All I can tell you is that IMHO the squat is THE most important exercise for pretty much all sports. Football, soccer, baseball, track...etc

    I also pitch and when most people say you have a strong arm they're actually getting it wrong cause the legs throw the ball.

    So while deadlifts are important they dont come close to what the squat can do for you.
    I squat 320 and have run 10.94. When I was only able to squat 285 I was running the same times. In high school I was only able to squat 225 and ran 10.7 hand time.
    Weight rooms exercises do not always have direct correlation to sprint times. They are non specific mean of development. I think his squat is fine. Especially for a low box squat at his weight 395 is pretty damn strong.

  7. #7
    Quote Originally Posted by QUIKAZHELL
    I squat 320 and have run 10.94. When I was only able to squat 285 I was running the same times. In high school I was only able to squat 225 and ran 10.7 hand time.
    Weight rooms exercises do not always have direct correlation to sprint times. They are non specific mean of development. I think his squat is fine. Especially for a low box squat at his weight 395 is pretty damn strong.
    I understand everyone's different.
    But for me the only thing that increases my 100M speed is squatting.
    And the only way to improve my fastball is one-legged squats.

  8. #8
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    Quote Originally Posted by SuperSprinter
    I understand everyone's different.
    But for me the only thing that increases my 100M speed is squatting.
    And the only way to improve my fastball is one-legged squats.
    You dont think SPRINTING will improve your speed?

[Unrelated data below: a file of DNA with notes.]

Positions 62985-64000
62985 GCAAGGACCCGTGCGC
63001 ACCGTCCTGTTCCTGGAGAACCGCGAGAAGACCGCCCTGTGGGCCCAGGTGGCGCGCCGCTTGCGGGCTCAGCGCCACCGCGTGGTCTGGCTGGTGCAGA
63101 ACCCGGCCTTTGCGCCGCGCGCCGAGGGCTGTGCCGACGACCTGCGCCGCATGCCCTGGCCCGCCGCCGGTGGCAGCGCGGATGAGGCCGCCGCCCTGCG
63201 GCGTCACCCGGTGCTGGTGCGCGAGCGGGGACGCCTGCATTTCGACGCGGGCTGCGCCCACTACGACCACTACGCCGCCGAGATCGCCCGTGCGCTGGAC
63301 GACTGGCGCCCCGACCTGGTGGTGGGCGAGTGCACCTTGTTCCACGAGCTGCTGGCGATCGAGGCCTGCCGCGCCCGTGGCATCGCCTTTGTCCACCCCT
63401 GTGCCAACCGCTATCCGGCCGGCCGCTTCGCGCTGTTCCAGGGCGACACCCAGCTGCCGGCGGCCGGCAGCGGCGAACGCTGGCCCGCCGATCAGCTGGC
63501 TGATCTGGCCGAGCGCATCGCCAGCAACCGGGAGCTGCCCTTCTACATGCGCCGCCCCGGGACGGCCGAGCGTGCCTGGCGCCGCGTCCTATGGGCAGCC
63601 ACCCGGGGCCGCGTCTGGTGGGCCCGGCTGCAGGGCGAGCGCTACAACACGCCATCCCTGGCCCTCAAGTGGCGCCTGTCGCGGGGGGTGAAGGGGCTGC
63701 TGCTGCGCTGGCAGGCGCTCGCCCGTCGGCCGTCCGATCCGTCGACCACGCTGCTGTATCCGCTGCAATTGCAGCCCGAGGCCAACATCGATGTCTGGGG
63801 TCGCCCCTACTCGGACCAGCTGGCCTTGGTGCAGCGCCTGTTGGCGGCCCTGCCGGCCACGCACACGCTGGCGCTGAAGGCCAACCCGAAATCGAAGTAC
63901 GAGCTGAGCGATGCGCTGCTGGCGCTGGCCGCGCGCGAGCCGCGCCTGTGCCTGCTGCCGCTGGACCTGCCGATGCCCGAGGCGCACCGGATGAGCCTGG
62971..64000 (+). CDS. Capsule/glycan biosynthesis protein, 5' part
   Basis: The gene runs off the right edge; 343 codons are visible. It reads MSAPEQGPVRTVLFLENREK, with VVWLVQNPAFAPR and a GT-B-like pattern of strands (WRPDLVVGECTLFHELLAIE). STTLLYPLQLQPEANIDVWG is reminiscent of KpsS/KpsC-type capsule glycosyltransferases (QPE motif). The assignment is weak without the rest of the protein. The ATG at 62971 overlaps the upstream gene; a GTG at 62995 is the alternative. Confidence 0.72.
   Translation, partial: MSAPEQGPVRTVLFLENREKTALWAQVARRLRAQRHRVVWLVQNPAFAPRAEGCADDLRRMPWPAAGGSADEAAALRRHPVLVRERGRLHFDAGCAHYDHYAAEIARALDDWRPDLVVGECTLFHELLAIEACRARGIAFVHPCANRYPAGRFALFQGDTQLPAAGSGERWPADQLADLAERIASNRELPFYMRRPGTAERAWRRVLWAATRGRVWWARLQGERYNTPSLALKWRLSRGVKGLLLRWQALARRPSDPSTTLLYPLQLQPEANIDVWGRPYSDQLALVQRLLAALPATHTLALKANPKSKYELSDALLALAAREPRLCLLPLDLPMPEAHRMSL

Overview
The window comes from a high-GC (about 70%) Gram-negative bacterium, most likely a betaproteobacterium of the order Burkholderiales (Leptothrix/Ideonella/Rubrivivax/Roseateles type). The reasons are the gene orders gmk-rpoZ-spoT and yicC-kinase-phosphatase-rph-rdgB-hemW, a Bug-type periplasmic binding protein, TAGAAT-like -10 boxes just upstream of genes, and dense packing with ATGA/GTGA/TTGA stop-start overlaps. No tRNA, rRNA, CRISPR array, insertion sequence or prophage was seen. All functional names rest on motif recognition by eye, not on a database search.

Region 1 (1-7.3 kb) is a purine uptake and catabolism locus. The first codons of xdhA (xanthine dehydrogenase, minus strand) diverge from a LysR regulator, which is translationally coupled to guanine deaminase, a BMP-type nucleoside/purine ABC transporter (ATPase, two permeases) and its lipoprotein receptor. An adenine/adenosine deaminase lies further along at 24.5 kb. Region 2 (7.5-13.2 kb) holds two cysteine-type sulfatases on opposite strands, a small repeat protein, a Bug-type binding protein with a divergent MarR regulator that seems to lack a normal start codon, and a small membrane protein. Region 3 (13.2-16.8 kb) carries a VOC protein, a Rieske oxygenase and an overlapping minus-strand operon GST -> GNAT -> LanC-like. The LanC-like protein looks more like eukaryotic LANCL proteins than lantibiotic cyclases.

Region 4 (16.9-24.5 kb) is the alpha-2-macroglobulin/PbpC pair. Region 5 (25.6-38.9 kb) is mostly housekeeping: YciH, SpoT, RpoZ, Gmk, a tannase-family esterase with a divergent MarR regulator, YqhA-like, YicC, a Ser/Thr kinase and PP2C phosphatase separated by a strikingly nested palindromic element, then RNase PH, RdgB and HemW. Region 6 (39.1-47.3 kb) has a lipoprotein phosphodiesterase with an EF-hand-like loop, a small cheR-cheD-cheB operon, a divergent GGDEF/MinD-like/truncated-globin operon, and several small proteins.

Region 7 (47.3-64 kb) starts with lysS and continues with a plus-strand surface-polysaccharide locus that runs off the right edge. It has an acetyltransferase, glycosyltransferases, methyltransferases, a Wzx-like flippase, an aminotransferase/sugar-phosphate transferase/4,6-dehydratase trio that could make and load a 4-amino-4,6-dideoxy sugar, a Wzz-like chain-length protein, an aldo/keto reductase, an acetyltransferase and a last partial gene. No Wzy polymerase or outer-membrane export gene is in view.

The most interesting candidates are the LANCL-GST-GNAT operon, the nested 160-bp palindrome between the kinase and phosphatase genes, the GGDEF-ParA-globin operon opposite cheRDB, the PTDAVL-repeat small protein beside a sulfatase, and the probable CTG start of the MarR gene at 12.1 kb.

Practicing you fastball does't improve your fastball?

  9. #9
    Quote Originally Posted by SuperSprinter
    I understand everyone's different.
    But for me the only thing that increases my 100M speed is squatting.
    And the only way to improve my fastball is one-legged squats.

    mmmm i dont do squats, should i give up???

  10. #10

    squats vs deads

    many people will favor one or the other but before they do this and before someone claims the squat to be better than deads and vice versa is to answer the question: how do you perform them? what i am getting at here is the exercises although general can be performed in a way to hit different muscle groups. High bar, dual knee and hip brake squat versus a powerlifter/box squat focus. Differences are pretty apparent here.

    When squatting do you posteriorly rotate pelvis too much in deep position possibly causing thoracic spine to lose its tightness? this could be detrimental. I have seen some peole do this in the squat but their backs are very solid in the deadlift.

    The squat just like the deadlift is a tool but even though i like the squat better to perform the deadlift has a slightly higher carry over to sports. The deadlift starts with concentric as does the start of any sprint event. being able to generate the power from no movement is needed. The deadlift will assist anyone who is including the olympic lifts in their program more than the squat. If you have a guy who can pull 400+ then cleaning (assuming his technique is sound) 105-120 kgs will be relatively easy.

    They both have their place in the preparation of athletes but when it comes down to it, it will be individual. However in saying that, I feel a balanced program (posterior vs anterior) both exercises need to be implemented in some way.

    As for how fast I would think you can go, hmmm, tought to say. Quik is right with the gap. I know a guy who doesn't come close to any of my lifts (squat, full deep 365x2, deadlift 430x4, clean 105kg, bench 335) but yet is ahead of me at 60m.